The Loneliness of Alexithymia

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Allan Schwartz, LCSW, Ph.D. was in private practice for more than thirty years. He is a Licensed Clinical Social Worker in the states ...Read More

“She was a thirty year old married woman who had lost her job for no reason she could understand. In fact, while still working other people shunned her, never inviting her to lunch or other social events connected with the office. She never understood the reasons for this but was aware of feeling lonely. She did want to belong. Things at home were much the same. She had a loveless and sexless marriage primarily because she had no interest in sex. In therapy she seemed flat, uninterested, silent and spoke in a way that was monotonous. She reported having nothing to talk about and nothing to say. Ultimately, the therapist started to engage her in casual conversation about very mundane and concrete things. For example, how was her dog, did she walk him today, did she speak to her mother, did she see her younger sister? The question about walking her dog stemmed from the fact that she avoided leaving the house as much as possible. She did not want to see people and felt very uncomfortable around them. She was depressed and was able to acknowledge that fact but only if asked.”

This patient was a good example of someone with Alexithymia.


What is Alexithymia?

Alexithymia is a personality characteristic in which the individual is unable to identify and describe their emotions. The main feature of Alexithymia is an emotional unawareness, lack of social attachment, and poor interpersonal relating. Furthermore, those suffering from Alexithymia have difficulty recognizing and understanding the emotions of others.

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Alexithymia means there is:

1.Difficulty identifying feelings and distinguishing between feelings and the bodily sensations.

2.Difficulty describing feelings to other people.

3.Limited imagination and, therefore, little or no fantasies and limited dreams.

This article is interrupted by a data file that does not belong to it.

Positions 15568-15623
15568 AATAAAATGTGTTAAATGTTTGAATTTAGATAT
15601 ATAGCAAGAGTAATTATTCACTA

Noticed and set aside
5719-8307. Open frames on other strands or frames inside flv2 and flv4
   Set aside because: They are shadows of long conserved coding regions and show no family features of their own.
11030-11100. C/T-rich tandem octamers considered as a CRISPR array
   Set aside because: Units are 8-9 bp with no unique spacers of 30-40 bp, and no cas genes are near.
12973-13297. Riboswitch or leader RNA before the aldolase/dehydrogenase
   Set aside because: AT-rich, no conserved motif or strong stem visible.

4.An unawareness of what is happening in their own mind and a very concrete way of thinking.

To illustrate these types of problems, this patient would occasionally report dreams but have no interest in them other than that. In a way, she illustrated the saying that, “a cigar is just a cigar,” which was what was said of Freud’s interpretation of the meaning of dreams. To her, there was no meaning to her dreams. In another example, I suggested she do I role play in which she imagine she was speaking to her father in an empty chair next to her. The idea was that she have the opportunity to tell him more about herself. She thought the entire idea was ridiculous and would not give it any more thought. She also had many somatic problems. At one time it was thought that she have Fibromyalgia because of all of her complaints about being in pain and of being chronically tired. Chronic Fatigue Syndrome was under consideration but that would not account for her pains. All of her medical tests were negative. Asked if she thought there might be a connection between her depression, social isolation, and lack of sex that could cause her to feel ill, she rejected the question as being ridiculous. Her body was shouting at her but she could not hear the message.

Ultimately, her husband left her and sued for divorce. She was completely shocked. Yet, she could never grasp the notion that her husband could be sexually frustrated. She seemingly had no understanding of  him at all. In point of fact there were many things that frustrated him. In addition to the lack of sex there was the inability to go out to dinner, the movies, have friends over the house for entertainment or do any of the things couples do to enjoy married life. In coping with losing him she had no insight into any of these things.

There are some suggestions that Alexithymia is connected to the Autism. It’s an interesting theory because her father fell on the autism spectrum. Coming to many of the family sessions that were conducted, he was unable to maintain eye contact. He was a successful man whose career had been in physics and engineering. He described his ability to concentrate on his work in college. He was able to focus his mind completely on his studying and block out any noise around him. He did the same during his examinations, being free of distractions of other students, noises, movements or the environment. Unfortunately, this ability to focus did not help him in raising his daughter. He was an absentee father, always at work and away from the family. However, his success was probably due to the fact that, on the autism spectrum, he suffered with Asperger’s Disorder. Socially, he did not function well but his keen intellect and brilliant understandings of the most difficult concepts in physics made him an invaluable member of any engineering team.

This patient began to make slow progress after she was referred to an intensive program that set about teaching her how to relate socially and how to think about her physical sensations and  how they are different from her emotions.

Those with Alexithymia have a sad and lonely existence. It is as though, in a world of multiple and beautiful colors, they can only see black and while. As psychiatry begins to make progress on learning about and treating this disorder, new treatment methods are being developed to help these people.

While they are able to marry, most end up in divorce situations because of their inability to interact with their partner.

Do you know someone who might have Alexithymia?Does this sound familiar?  Help them reach out for help.

Your questions and comments are encouraged.

Allan N. Schwartz, PhD

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